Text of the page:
Time's Scores

For 1,880 reviews, this publication has graded:
  • 56% higher than the average critic
  • 2% same as the average critic
  • 42% lower than the average critic
On average, this publication grades 3.1 points higher than other critics. (0-100 point scale)
Average Movie review score: 65
Highest review score: 100 Frozen River
Lowest review score: 0 Ace Ventura: When Nature Calls
Score distribution:
1880 movie reviews
  1. When Possession finds its true home, lodging in the convulsive certitude of Victorian romance, it does indeed catch fire -- and warms any viewer in the mood for love.
  2. The movie is less to be experienced than to be appreciatively studied, like an insect, a stuffed bird, or the sketch by a gifted artist in the style of an Old Master — in this case, the Master of Suspense. It’s not pure Park or pure Hitchcock but a muted, mildly mesmerizing blend of the two. You might want to take a careful stroll in this Hitchpark.
  3. Still, at its best Keeping Up with the Joneses riffs on something very real: the existential loneliness of living in a place that’s just too perfect. Everyone needs new friends now and then – even ones who make you eat snake.
  4. My advice to Scott and Lindelof is, Try harder - to bring the characters as well as the creatures alive; to extend the grandeur of that music-of-the-sphere scene to an entire movie; to devise new horror-film money shots; and to scare the crap out of me.
  5. Law, sexy and crafty as ever, and here with a flinty innocence, proves again he has the star-quality goods.
    • Time
  6. Tawdry but compelling.
  7. The plot becomes landlocked in true-life implausibilities; the characters rarely get a hold on the moviegoer's heart or lapels. What saves this meditation on the vestiges of colonialism is, ironically, its celebration of American star power.
  8. The glossily photographed family drama People Like Us is not without appeal, but it has a major construction flaw. It's dramatic arc is predicated on the problem of accidental incestuous attraction. Egads.
  9. What makes The Good Girl worthwhile is its performances. All the actors play their entrapment with a weirdly convicted blankness. That's especially true of Aniston.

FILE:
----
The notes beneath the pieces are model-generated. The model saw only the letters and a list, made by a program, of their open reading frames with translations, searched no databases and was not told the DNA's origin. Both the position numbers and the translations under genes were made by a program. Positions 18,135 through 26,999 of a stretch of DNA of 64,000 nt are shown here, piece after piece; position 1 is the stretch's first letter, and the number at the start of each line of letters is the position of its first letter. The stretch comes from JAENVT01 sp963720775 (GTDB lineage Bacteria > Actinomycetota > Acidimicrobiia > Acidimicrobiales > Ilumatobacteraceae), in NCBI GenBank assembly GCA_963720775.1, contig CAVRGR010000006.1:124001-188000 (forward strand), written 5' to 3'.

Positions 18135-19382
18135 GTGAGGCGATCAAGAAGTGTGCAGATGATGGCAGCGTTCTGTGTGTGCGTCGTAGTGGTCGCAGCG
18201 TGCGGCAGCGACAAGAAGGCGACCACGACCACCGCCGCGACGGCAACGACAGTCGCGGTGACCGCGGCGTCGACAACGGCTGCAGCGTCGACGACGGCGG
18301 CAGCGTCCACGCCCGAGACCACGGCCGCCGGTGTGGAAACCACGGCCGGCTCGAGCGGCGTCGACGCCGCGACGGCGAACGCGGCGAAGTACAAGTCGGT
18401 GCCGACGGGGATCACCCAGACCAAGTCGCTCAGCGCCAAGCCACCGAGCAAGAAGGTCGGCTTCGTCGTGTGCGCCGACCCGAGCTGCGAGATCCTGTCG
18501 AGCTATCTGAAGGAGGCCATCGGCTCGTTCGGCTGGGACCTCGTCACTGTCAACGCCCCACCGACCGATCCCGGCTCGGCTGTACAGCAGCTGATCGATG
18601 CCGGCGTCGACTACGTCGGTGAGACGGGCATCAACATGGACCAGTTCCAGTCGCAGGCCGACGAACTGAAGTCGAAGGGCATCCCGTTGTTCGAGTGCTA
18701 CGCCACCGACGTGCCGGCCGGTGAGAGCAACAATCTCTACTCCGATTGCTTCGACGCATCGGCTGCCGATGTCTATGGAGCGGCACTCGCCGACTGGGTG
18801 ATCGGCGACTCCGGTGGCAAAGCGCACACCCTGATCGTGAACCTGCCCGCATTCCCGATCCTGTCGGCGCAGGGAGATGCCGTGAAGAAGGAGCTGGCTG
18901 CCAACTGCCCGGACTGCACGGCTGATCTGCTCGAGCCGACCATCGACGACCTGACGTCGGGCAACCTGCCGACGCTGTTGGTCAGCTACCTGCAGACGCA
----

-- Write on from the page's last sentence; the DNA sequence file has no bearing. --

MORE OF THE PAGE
10. Romantic comedies often make do on flimsy premises, but this one is thinner than Kate Moss and nuttier than an Almond Joy.
  11. For all the energetic milling, Rise of an Empire proves superior to its predecessor by making war a game both sexes can play, on nearly equal terms. In comparison, the R-rated "300" seems as innocent as Adam in the Garden before the delicious complication of Eve — or Eva.
  12. Allen has assembled an attractive cast and given most of them clichés to inhabit. He has also stinted on inventiveness.
  13. We forgive Bridget the movie its obvious flaws because of its equally inescapable charm.
  14. Whereas Italian fashion icon Valentino was larger than life in "The Last Emperor," Matt Tyrnauer's jazzy 2009 documentary, Saint Laurent in L'Amour Fou is mostly a rather sweet and anguished ghost.
  15. The novelty of Pride and Prejudice and Zombies wears thin in the last third: How is it that the threat of a zombie apocalypse is always more thrilling than the event itself? But Riley and James help carry the picture to the finish line.
  16. Agreeable but never compelling, Silverado proves it takes more than love of the western to make a good one. Maybe the dudes at K-Tell were a mite too slick for the job.
  17. Obvious, though, is the word for Hopper's direction. It amplifies to rock-concert level every pained plosive in Bertie's speech, forces certain characters dangerously close to caricature.
  18. These stories, alas, are utterly predictable. Still, Samuel L. Jackson breaks through the crust of cliches as an expert called in to verify the instrument's provenance, and violinist Joshua Bell plays and Esa-Pekka Salonen conducts John Corigliano's score ravishingly.
  19. Payne cannot shape or propel his own good material. He lets things dawdle when briskness would be a boon, and defeats the gung-ho efforts of Dern and other worthy actors. [9 December 1996, p.82]
    • Time
  20. Dark, detailed and only really gets going when the gunplay starts.
  21. The Keane story is a rich parable that deserves either a wilder or a more acute telling than Burton provides here.
  22. By the end-credit sequence, when the stars appear in spandex outfits to reprise Dancing Queen, the audience may be singing along as if they'd overdosed on ouzo.
  23. There's something refreshing about its utterly unembarrassed embrace of the familiar. The director, George Tillman Jr., either doesn't notice or doesn't give a hoot about the way Scott Marshall Smith's script piles up cliches.
  24. As shot by the gifted cinematographer Seamus McGarvey, Nocturnal Animals is beautiful—or at least arresting—every minute, and it sure isn’t boring. But it’s unclear exactly what Ford is trying to say, though it’s clear he’s trying hard to say something. And that’s the most frustrating thing about this picture.
  25. Flouting all rules of the sea but honoring every war-epic cliche about guts under pressure.
    • 64 Metascore
    • 60 Critic Score
    Do we care about Gardner and son? Oddly, we do, because they are so appealingly played. What more might we wish for them? A movie that's a lot less repetitive.
  26. Provides the familiar cheap thrills but with a salsa tang.
  27. Lowery stumbles, working too hard to squeeze a response from us.
  28. This is what lifts Seven Pounds above other Smith dramas -- he does tentatively allow another adult onto his solitary planet.
  29. The Lady is still titled away from the churning melodrama of Suu Kyi's country and toward the intimate dilemma of a loving couple forced apart by circumstance.

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